3d print show: Ultimaker

Nex event for today is the Ultimaker keynote. The speaker is Hank van Gils, the executive CEO and though he has not the same ease with the microphone as Bre Pettis, he makes a nice speech on the importance of 3d printing to distribute the production system.

The original RepRap project was interesting but difficult to sell, and the subsequent evolution made them more and more differentiated.

The Ultimaker remains an open source project, with the contribution of many individuals that push Ultimaker to his limits and to improve all the time: Florian Horsch with designs of objects that are incredibly accurate, Cardillac with metal-like filaments, Jordan Miller that studies how to make prints more and more detailed (in the picture on the left hand side is his finger!)

The community behind Ultimaker is important to know what is really needed, the Ultimaker is like the tools and raw materials that are needed to make an object starting from a recipe.

Iris van Herpen is another example of designers pushing the industries and not the other way around. She is a model and wants printing materials that are more comfortable to wear. The public drives the producer and not the other way around.

Another interesting note is on multimaterial printing, with the example of 3d printed glasses with incorporated lens. Not on the market yet but wait for them soon.

Obviously there is a part on 3d printing and medicine. A project with Jordan Miller to print blood vessels, kidneys are already being printed and a bionic ear based on DNA replicated cow skin that looks more natural than prosthetics. Things that are technically possible now (though the note on having to upgrade kids as soon as they are born is a bit unnerving…). This opens up a new horizon where people can really have spare parts printed for them.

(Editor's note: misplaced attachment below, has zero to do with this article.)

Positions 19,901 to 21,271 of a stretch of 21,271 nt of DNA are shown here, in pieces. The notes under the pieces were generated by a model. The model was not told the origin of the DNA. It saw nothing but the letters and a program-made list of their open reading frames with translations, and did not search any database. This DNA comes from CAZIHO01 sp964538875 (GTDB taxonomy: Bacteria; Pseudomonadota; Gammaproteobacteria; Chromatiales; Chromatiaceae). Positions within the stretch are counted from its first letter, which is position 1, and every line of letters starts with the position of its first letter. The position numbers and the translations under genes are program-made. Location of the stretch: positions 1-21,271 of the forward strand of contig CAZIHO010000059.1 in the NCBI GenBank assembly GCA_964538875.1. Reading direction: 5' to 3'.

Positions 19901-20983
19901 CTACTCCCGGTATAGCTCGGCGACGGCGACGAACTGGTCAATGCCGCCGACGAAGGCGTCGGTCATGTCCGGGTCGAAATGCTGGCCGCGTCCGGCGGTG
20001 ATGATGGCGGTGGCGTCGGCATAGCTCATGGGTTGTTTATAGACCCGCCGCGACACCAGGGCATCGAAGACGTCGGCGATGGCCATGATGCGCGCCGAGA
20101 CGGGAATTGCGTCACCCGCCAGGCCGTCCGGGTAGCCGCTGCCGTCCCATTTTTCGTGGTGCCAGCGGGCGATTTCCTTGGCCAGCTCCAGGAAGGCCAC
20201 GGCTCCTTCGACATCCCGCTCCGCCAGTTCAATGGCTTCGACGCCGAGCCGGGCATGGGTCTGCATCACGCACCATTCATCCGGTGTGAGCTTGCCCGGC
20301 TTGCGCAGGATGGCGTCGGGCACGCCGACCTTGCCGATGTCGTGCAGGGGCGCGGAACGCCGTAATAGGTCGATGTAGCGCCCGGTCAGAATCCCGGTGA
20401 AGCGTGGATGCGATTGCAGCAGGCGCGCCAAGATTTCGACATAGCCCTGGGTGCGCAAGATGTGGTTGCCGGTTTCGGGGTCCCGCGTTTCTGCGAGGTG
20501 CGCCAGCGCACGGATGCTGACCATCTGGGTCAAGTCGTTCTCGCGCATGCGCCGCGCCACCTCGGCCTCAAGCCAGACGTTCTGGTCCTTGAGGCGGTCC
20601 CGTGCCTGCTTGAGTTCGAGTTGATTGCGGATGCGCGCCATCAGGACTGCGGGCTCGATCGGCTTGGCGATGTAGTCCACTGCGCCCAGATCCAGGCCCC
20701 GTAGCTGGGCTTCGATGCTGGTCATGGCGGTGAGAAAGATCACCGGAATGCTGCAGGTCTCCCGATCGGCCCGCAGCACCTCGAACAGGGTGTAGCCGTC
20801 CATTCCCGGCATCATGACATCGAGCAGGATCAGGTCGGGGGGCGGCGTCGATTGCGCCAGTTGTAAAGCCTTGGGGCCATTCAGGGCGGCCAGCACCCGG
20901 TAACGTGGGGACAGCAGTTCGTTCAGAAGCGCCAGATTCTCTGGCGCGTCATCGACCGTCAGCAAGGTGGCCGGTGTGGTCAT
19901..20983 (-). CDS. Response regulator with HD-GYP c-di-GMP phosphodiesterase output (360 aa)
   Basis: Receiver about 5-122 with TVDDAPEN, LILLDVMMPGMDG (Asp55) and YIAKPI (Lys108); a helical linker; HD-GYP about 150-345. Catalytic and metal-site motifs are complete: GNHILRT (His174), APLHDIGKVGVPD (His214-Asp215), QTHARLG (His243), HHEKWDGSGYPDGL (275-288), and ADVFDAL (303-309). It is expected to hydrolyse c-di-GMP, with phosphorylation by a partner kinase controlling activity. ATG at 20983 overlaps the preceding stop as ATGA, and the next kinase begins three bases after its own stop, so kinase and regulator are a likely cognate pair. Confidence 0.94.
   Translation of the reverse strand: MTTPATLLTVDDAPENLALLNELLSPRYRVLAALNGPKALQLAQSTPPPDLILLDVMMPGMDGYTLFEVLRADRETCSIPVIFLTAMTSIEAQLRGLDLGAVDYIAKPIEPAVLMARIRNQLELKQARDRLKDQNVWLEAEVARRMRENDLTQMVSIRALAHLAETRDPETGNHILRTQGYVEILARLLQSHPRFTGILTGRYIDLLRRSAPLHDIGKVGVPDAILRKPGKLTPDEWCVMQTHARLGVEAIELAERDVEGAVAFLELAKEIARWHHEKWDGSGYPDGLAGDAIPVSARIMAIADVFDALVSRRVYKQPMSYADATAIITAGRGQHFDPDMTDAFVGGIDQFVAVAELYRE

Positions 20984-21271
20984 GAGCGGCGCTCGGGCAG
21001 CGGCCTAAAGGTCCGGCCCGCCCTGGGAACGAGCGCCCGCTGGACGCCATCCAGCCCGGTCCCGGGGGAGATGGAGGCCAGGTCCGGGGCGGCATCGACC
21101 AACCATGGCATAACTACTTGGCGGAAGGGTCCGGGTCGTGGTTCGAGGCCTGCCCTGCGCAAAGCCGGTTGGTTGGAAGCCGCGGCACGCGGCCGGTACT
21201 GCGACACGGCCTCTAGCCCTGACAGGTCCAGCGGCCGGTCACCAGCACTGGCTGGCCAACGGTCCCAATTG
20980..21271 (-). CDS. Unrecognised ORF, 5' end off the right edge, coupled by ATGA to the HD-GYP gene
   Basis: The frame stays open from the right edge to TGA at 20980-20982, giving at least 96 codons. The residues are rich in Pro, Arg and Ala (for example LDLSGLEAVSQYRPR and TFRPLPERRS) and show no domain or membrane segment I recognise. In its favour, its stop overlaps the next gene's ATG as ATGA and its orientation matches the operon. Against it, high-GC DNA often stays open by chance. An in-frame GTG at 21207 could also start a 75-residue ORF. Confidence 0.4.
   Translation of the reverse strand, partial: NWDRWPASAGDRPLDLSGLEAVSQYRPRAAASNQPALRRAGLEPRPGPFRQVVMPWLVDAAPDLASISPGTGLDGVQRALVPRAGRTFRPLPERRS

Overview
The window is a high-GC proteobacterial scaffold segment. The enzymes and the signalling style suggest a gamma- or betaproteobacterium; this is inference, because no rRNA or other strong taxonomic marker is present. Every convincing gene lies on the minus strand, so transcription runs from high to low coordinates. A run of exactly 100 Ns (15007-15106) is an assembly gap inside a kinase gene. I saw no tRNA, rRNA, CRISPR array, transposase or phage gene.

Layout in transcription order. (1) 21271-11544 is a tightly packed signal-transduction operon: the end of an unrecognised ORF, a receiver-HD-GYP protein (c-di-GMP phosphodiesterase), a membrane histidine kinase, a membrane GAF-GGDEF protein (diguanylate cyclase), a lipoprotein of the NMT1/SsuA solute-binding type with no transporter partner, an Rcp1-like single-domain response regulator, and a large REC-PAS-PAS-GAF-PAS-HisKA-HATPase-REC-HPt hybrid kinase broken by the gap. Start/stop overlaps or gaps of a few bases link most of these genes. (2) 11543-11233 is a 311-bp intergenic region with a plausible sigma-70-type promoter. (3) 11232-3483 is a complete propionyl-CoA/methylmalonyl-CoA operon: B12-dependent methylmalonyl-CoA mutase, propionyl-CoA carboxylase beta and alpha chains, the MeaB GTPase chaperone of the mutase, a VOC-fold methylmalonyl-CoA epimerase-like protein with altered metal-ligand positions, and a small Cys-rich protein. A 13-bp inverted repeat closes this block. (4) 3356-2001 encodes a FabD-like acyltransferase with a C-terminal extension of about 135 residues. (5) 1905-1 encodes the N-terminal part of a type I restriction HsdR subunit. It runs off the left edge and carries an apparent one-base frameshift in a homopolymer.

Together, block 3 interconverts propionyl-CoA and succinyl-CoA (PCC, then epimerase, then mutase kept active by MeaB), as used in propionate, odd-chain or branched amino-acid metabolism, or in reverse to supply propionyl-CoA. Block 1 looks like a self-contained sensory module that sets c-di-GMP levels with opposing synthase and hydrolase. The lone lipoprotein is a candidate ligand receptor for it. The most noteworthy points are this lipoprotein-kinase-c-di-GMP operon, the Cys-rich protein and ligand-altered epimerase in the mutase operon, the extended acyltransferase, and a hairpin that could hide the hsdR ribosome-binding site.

The difference between digital world with 0000 and 11111 and biological world with CGGGAT is not that big maybe.

Ultimaker wants to make ideas immediately accessible and real, without having to pass through all the steps of mass production, making things costumizable and personal.

Short note on patents: patents for 20-25 years stop innovation and should be prohibited. This is why ultimaker wants open source and opened youmagine, a platform to share ideas. Cura, the slicing software, will be integrated in youmagine to make things easier and more straightforward. Though this is nice I can't avoid thinking it's still a budding copy of thingiverse….

Next a video (available on the ultimaker home page) where an architect uses an ultimaker all day long: to print a small robot for his kid, to check a house he is working on and finally to make a nice vase for the flowers he bought for his wife.

Not only Imagine it and make it, but also make it easy and make the world better

 

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